shaggy skins moved about, and drove in small sledges through the
snow drifts, but the sledges were drawn by dogs.

'Shall we land here?' asked the dream-boy.

'No,' said Little Lasse. 'I am so afraid that the whales would
swallow us up, and the big dogs bite us. Let us sail instead to
another part of the world.'

'Very well,' said the dream-boy with the red cap and the silver
band; 'it is not far to America'--and at the same moment they
were there.

The sun was shining and it was very warm. Tall palm trees grew in
long rows on the shore and bore coconuts in their top branches.
Men red as copper galloped over the immense green prairies and
shot their arrows at the buffaloes, who turned against them with
their sharp horns. An enormous cobra which had crept up the stem
of a tall palm tree threw itself on to a little llama that was
grazing at the foot. Knaps! it was all over the little llama.

'Shall we land here?' asked the dream-boy.

'No,' said Little Lasse. 'I am so afraid that the buffaloes will
butt us, and the great serpent eat us up. Let us travel to
another part of the world.'

'Very well,' said the dream-boy with the white coat, 'it is only
a little way to Polynesia'--and then they were there.

It was very warm there, as warm as in a hot bath in Finland.
Costly spices grew on the shores: the pepper plant, the cinnamon
tree, ginger, saffron; the coffee plant and the tea plant. Brown
people with long ears and thick lips, and hideously painted
faces, hunted a yellow-spotted tiger among the high bamboos on
the shore, and the tiger turned on them and stuck its claws into
one of the brown men. Then all the others took to flight.

'Shall we land here?' asked the dream-boy.

'No,' said Little Lasse. 'Don't you see the tiger away there by
the pepper plant? Let us travel to another part of the world.'

'We can do so,' said the dream-boy with the blue eyes. 'We are
not far from Africa'--and as he said that they were there.

They anchored at the mouth of a great river where the shores were
as green as the greenest velvet. A little distance from the river
an immense desert stretched away. The air was yellow; the sun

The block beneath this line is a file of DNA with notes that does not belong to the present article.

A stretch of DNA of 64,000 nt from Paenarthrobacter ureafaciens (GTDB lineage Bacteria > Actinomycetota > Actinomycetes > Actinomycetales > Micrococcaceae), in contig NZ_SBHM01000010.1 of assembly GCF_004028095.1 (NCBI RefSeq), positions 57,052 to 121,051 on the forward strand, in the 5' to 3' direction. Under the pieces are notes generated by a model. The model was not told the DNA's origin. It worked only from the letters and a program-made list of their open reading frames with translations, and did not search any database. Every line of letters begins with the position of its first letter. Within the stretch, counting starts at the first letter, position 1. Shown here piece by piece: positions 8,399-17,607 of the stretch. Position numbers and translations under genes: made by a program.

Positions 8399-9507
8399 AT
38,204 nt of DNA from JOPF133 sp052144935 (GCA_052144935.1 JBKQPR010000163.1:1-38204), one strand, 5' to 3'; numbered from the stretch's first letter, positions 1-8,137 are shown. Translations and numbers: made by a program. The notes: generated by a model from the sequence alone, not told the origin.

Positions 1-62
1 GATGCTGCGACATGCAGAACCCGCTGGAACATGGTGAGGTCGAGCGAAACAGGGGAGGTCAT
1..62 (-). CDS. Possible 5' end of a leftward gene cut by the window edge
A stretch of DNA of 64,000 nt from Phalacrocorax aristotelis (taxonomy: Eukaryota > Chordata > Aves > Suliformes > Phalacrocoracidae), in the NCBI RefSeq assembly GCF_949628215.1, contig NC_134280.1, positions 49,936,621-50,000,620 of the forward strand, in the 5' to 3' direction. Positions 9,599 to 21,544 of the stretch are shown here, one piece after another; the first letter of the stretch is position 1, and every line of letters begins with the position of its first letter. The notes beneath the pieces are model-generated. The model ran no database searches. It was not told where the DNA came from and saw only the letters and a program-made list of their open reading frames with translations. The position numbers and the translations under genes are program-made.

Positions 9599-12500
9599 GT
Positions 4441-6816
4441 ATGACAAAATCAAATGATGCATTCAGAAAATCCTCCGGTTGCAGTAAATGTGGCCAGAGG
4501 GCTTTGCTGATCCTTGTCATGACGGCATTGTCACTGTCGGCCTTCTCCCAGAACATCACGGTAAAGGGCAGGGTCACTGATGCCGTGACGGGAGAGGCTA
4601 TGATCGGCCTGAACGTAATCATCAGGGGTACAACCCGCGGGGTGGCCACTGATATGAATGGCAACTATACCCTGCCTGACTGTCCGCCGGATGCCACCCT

shone so hot, so hot as if it would burn the earth to ashes, and
the people were as black as the blackest jet. They rode across
the desert on tall camels; the lions roared with thirst, and the
great crocodiles with their grey lizard heads and sharp white
teeth gaped up out of the river.

'Shall we land here?' asked the dream-boy.

'No,' said Little Lasse. 'The sun would burn us, and the lions
and the crocodiles would eat us up. Let us travel to another part
of the world.'

'We can travel back to Europe,' said the dream-boy with the fair
hair. And with that they were there.

They came to a shore where it was all so cool and familiar and
friendly. There stood the tall birch tree with its drooping
leaves; at the top sat the old crow, and at its foot crept the
gardener's black cat. Not far away was a house which Little Lasse
had seen before; near the house there was a garden, and in the
garden a pea bed with long pea shells. An old gardener with a
green coat walked about and wondered if the cucumbers were ripe.
Fylax was barking on the steps, and when he saw Little Lasse he
wagged his tail. Old Stina was milking the cows in the farmyard,
and there was a very familiar lady in a check woollen shawl on
her way to the bleaching green to see if the clothes were
bleached. There was, too, a well-known gentleman in a yellow
summer coat, with a long pipe in his mouth; he was going to see
if the reapers had cut the rye. A boy and a girl were running on
the shore and calling out, 'Little Lasse! Come home for bread-
and-butter!'

'Shall we land here?' asked the dream-boy, and he blinked his
blue eyes roguishly.

'Come with me, and I shall ask mother to give you some bread-and-
butter and a glass of milk,' said Little Lasse.

'Wait a little,' said the dream-boy. And now Little Lasse saw
that the kitchen door was open, and from within there was heard a
low, pleasant frizzling, like that which is heard when one whisks
yellow batter with a wooden ladle into a hot frying-pan.

'Perhaps we should sail back to Polynesia now?' said the happy